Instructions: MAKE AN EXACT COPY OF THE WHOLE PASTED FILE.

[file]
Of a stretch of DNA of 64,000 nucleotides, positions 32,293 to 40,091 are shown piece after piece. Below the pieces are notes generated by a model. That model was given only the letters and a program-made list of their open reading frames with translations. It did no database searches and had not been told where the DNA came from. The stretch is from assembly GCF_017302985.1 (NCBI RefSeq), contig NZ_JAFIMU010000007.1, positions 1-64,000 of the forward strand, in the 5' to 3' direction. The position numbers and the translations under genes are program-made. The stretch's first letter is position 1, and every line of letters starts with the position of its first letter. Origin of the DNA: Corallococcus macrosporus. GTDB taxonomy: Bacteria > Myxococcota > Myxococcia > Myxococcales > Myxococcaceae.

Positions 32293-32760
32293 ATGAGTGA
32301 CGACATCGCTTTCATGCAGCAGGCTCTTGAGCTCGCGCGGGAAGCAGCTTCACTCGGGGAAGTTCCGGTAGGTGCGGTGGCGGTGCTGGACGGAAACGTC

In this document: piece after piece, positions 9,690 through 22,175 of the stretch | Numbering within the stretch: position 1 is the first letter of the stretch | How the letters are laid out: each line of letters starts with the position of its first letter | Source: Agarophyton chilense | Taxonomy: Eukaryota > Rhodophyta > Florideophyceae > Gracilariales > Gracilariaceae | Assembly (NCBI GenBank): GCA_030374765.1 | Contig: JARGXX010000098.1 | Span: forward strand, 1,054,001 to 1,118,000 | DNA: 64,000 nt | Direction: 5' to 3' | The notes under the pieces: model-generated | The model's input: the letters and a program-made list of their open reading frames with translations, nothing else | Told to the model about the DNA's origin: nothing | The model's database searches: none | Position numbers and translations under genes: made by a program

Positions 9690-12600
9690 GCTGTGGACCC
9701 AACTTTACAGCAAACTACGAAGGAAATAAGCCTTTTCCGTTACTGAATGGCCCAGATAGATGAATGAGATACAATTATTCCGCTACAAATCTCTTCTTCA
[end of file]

Of a stretch of DNA of 64,000 nucleotides, positions 32,293 to 40,091 are shown piece after piece. Below the pieces are notes generated by a model. That model was given only the letters and a program-made list of their open reading frames with translations. It did no database searches and had not been told where the DNA came from. The stretch is from assembly GCF_017302985.1 (NCBI RefSeq), contig NZ_JAFIMU010000007.1, positions 1-64,000 of the forward strand, in the 5' to 3' direction. The position numbers and the translations under genes are program-made. The stretch's first letter is position 1, and every line of letters starts with the position of its first letter. Origin of the DNA: Corallococcus macrosporus. GTDB taxonomy: Bacteria > Myxococcota > Myxococcia > Myxococcales > Myxococcaceae.

Positions 32293-32760
32293 ATGAGTGA
32301 CGACATCGCTTTCATGCAGCAGGCTCTTGAGCTCGCGCGGGAAGCAGCTTCACTCGGGGAAGTTCCGGTAGGTGCGGTGGCGGTGCTGGACGGAAACGTC

In this document: piece after piece, positions 9,690 through 22,175 of the stretch | Numbering within the stretch: position 1 is the first letter of the stretch | How the letters are laid out: each line of letters starts with the position of its first letter | Source: Agarophyton chilense | Taxonomy: Eukaryota > Rhodophyta > Florideophyceae > Gracilariales > Gracilariaceae | Assembly (NCBI GenBank): GCA_030374765.1 | Contig: JARGXX010000098.1 | Span: forward strand, 1,054,001 to 1,118,000 | DNA: 64,000 nt | Direction: 5' to 3' | The notes under the pieces: model-generated | The model's input: the letters and a program-made list of their open reading frames with translations, nothing else | Told to the model about the DNA's origin: nothing | The model's database searches: none | Position numbers and translations under genes: made by a program

Positions 9690-12600
9690 GCTGTGGACCC
9701 AACTTTACAGCAAACTACGAAGGAAATAAGCCTTTTCCGTTACTGAATGGCCCAGATAGATGAATGAGATACAATTATTCCGCTACAAATCTCTTCTTCA